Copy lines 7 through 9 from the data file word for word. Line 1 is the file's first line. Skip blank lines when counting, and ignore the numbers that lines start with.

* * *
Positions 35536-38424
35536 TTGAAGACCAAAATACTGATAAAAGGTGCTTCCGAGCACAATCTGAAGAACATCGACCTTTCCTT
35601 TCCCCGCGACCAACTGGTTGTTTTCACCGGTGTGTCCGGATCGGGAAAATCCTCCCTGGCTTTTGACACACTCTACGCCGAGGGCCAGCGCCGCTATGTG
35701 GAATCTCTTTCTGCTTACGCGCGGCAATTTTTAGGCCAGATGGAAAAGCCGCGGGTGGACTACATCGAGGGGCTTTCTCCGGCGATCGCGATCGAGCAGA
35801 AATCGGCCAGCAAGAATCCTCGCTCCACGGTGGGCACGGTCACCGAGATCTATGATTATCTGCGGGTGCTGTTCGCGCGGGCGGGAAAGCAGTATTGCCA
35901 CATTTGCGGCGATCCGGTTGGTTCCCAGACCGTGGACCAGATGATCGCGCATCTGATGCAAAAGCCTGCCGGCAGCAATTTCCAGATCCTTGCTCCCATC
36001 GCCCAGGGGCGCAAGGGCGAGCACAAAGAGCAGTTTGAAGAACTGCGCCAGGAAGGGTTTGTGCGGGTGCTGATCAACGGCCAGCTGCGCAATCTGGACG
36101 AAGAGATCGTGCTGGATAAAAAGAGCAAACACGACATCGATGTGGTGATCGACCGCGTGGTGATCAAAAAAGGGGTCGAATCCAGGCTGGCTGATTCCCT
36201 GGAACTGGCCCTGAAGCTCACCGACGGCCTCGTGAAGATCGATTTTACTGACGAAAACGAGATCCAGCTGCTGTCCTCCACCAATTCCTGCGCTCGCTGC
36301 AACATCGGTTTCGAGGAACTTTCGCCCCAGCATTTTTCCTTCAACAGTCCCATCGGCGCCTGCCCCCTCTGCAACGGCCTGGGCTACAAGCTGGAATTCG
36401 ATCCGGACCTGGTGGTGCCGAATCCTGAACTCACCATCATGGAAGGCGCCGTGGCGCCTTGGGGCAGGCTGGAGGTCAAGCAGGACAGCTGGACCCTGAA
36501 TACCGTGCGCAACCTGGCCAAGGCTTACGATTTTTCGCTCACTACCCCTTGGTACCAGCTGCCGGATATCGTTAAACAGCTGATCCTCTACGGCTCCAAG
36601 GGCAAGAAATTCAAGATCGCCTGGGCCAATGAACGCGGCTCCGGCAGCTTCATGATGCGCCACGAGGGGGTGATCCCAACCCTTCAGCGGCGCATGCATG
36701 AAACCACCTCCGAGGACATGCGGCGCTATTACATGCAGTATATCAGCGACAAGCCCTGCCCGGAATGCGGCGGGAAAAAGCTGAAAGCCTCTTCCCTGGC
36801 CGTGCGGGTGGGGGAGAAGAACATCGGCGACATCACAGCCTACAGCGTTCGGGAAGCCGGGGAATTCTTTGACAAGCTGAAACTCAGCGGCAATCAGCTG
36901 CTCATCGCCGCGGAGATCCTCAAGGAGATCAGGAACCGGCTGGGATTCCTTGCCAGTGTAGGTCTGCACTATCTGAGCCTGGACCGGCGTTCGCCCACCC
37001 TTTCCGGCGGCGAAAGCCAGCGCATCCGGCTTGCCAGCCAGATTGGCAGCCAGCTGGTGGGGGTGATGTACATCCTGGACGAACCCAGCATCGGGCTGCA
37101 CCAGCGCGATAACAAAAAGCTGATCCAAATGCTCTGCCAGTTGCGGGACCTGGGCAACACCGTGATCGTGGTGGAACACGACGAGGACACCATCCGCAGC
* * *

36001 GCCCAGGGGCGCAAGGGCGAGCACAAAGAGCAGTTTGAAGAACTGCGCCAGGAAGGGTTTGTGCGGGTGCTGATCAACGGCCAGCTGCGCAATCTGGACG
36101 AAGAGATCGTGCTGGATAAAAAGAGCAAACACGACATCGATGTGGTGATCGACCGCGTGGTGATCAAAAAAGGGGTCGAATCCAGGCTGGCTGATTCCCT
36201 GGAACTGGCCCTGAAGCTCACCGACGGCCTCGTGAAGATCGATTTTACTGACGAAAACGAGATCCAGCTGCTGTCCTCCACCAATTCCTGCGCTCGCTGC